Alex was in regular communication throughout the process. He would routinely check in to discuss ideas and design concepts. He made sure that the concept, colors, and overall feel were to my satisfaction before engaging in too much design work. I was incredibly pleased with his design, and am proud to display it on my website and elsewhere. (Wesley Fenza)

Alex’s banner design for my blog is tailored to reflect the ethos and aesthetic of my writing. Throughout the design process, he was attentive to feedback and conscientious about creating a design that would complement my tastes and take my public image concerns into consideration, producing a logo that fit into the linguistic and cultural aesthetic I was looking for while subverting stereotypes and reductive racial tropes. (Hiba Krisht)

Alex was both willing to listen and active in providing ideas from his expertise. I couldn’t be happier about my banner, which not only represents me well, but also shows how thoughtful, skilled, and insightful he is. (Heina Dadabhoy)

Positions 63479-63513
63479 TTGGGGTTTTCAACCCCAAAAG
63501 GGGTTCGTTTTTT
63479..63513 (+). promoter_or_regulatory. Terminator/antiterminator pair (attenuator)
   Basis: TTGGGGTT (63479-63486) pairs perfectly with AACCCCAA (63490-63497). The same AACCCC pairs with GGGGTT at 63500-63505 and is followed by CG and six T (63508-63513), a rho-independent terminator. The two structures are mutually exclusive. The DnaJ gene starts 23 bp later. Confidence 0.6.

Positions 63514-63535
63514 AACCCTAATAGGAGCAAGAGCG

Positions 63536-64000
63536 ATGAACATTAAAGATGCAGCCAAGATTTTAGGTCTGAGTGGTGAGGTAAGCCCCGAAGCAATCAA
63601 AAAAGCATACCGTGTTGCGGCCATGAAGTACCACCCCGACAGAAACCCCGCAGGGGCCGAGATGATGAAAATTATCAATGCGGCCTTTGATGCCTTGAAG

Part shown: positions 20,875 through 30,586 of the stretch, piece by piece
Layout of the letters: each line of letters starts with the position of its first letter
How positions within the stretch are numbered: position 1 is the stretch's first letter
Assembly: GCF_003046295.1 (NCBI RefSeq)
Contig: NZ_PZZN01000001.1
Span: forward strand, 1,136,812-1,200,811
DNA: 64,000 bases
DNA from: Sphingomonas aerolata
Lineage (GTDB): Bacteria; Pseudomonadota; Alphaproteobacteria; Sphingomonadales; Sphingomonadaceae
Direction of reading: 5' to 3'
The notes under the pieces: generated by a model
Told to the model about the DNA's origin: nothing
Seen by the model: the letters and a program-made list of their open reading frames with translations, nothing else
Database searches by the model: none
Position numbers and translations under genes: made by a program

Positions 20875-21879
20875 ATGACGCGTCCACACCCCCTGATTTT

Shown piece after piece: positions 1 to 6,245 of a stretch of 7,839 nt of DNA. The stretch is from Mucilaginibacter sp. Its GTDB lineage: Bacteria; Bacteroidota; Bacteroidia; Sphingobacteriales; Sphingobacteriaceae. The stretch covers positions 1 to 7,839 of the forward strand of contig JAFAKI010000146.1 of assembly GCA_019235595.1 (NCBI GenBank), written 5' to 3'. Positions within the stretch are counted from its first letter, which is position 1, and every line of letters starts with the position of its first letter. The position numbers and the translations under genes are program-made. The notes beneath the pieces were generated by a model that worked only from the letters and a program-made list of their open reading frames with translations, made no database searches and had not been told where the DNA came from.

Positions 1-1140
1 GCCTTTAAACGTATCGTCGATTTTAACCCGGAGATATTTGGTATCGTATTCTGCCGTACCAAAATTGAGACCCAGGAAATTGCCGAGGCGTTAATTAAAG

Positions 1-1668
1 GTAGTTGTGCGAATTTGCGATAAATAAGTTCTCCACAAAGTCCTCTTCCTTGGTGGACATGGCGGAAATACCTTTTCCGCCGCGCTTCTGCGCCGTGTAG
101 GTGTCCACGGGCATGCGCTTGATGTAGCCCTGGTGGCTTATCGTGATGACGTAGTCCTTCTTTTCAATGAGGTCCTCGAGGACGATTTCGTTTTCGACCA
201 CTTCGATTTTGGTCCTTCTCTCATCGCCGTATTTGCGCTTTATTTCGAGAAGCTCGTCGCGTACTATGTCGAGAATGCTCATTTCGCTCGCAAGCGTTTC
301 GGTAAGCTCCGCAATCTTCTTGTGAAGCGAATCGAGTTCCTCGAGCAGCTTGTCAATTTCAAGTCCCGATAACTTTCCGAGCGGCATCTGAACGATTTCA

If you’re looking for graphics work – especially (though not only) if you’re part of the skeptical or secular scene – get in touch here, via email or on Twitter.

Editing

When I’m not writing or designing, I’m a copy editor working with clients on every kind of text from online journalism to print publishing, short stories to self-help and advice. By all accounts I’m very, very good.

While I work regularly with authors who’ve spent years in publishing, I specialise in editing for new writers, whether still starting out or writing for the first time. Here’s what three such clients said about me:

Alex’s friendly hand and precise comments helped me transform my writing into something unique. Tailored guidance and rapid feedback – a truly outstanding service.

His style is very good, helpful and non-patronising – with a jokey edge, but the message gets across.

Alex was both insightful and professional, helping me do my best creative writing – with his effortless guidance, I was able to pin down exactly what it was I wanted to express. The key, though, is that he is accessible and easy to work with: a real gem.